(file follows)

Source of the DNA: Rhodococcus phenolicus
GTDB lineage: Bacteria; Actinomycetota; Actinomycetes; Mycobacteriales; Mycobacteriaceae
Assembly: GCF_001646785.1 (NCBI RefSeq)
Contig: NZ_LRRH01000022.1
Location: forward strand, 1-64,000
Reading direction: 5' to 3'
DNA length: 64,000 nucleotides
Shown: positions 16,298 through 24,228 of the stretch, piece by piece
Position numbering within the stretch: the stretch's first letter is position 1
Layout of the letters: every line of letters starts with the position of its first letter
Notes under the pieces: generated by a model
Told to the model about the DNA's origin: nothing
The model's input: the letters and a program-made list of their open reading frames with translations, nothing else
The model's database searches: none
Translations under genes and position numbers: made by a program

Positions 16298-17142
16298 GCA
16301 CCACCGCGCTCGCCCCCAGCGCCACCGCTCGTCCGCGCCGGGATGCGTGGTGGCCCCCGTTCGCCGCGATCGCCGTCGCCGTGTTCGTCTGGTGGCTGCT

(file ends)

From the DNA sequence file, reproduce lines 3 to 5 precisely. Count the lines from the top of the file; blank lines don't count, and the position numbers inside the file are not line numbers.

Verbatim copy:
Assembly: GCF_001646785.1 (NCBI RefSeq)
Contig: NZ_LRRH01000022.1
Location: forward strand, 1-64,000